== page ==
Ajay Kuriyan and his coauthors prospectively simulated intravitreal injection scenarios with various masking scenarios. They found that those patients who wore tight fitting masks with tape over the nose and did not talk 2 minutes prior to the injection had significantly fewer colony forming units (CFUs) on a blood agar plate taped to their forehead compared to those doing the same without tape. Similarly, in scenarios where they allowed patients to talk, those patients who wore tight fitting masks with tape over the nose has less CFUs compared to those without tape, a loose facemask, and those without a mask altogether. There was no difference in CFU’s between those with a tight-fitting surgical face mask and tape compared to an N95 mask, regardless of the presence of talking.

Rounding out the COVID-19 talks, Samir Patel went on to detail the influence of universal face mask use on endophthalmitis risk after intravitreal anti-VEGF injections. In his multicentered, retrospective study of over half a million intravitreal injections, he found that there was an observed increase in the rate of post-injection presumed endophthalmitis in the cohort which did not use masks (0.0289%) compared to the cohort in which there was universal mask use (0.0213%), but it did not reach statistical significance. The difference became statistically significant between the two groups when culture positive endophthalmitis cases were analyzed (0.0092% no-mask vs 0.004% universal mask use).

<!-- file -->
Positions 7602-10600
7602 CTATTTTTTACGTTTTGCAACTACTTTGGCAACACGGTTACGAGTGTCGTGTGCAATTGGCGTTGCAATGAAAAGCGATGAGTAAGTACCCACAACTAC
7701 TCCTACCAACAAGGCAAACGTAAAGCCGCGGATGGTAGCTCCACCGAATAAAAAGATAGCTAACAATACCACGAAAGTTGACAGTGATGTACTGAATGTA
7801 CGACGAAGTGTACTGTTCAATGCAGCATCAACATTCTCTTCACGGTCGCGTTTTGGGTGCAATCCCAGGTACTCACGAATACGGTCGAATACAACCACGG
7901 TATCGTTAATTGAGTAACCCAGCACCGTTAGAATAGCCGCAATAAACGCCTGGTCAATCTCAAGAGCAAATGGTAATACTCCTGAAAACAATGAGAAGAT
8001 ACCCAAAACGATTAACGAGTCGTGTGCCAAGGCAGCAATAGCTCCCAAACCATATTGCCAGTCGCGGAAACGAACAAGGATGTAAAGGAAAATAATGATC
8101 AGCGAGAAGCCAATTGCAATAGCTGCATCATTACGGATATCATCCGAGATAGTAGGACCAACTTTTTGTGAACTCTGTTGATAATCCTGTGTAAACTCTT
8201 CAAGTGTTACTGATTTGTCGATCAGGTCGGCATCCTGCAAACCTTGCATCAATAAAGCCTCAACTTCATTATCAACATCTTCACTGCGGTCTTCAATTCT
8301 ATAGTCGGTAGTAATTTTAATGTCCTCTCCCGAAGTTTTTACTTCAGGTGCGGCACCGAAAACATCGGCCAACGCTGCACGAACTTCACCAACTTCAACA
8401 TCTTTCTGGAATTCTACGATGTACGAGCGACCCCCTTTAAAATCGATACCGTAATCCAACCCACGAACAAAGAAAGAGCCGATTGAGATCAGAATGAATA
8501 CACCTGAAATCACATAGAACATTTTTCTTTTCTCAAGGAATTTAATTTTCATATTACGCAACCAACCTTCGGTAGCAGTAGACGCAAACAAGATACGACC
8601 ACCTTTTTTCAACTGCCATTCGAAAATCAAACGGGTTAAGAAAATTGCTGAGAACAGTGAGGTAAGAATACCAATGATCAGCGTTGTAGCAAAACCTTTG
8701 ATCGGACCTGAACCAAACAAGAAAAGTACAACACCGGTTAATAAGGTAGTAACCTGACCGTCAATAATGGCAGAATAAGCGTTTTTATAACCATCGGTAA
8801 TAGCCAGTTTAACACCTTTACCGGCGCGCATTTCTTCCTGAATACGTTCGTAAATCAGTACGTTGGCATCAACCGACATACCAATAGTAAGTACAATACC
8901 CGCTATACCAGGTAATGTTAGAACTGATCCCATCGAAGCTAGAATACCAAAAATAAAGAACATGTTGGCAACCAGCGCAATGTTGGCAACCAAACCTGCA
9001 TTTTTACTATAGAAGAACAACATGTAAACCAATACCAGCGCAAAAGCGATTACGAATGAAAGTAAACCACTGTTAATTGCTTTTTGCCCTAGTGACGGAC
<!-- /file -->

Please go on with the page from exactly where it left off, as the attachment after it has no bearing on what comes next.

Intraocular inflammation, infection, and drug toxicity were the focus of the final 6 talks, beginning with Mrinali Gupta. Dr. Gupta reported on outcomes using adoptive immunotherapy with CMV-specific cytotoxic T-cells (CMV-CTLs) to treat CMV retinitis. Dr. Gupta began by detailing the limitations of our current CMV retinitis therapy, specifically noting that the ultimate treatment is restoration of the patient’s immune system, but that immune recovery is not always possible. She detailed how CMV-CTLs can be pooled from donors, HLA matched, and infused into patients who have resistant CMV, intolerance to standard therapy, or progression of disease while on standard therapy. Dr. Gupta presented the results of 7 patients (10 eyes) with CMV retinitis who were treated with CMV-CTLs. Resolution of CMV retinitis was seen in 90% of eyes treated with CMV-CTLs.

Timothy Boyce went on to discuss the long-term outcomes and risk factors for severe vision loss in autosomal dominant neovascular inflammatory vitreoretinopathy (ADNIV). Dr. Boyce reviewed the patient records of the four families with well-established ADNIV including 130 eyes from 65 patients. He highlighted the early slow visual decline that sharply worsened around the 5th decade of life that was significantly associated with tractional retinal detachments. Dr. Boyce highlighted that the presence of hyaloidal fibrosis tended to precede the tractional retinal detachment and is a new feature to monitor in this phenotypically variable disease.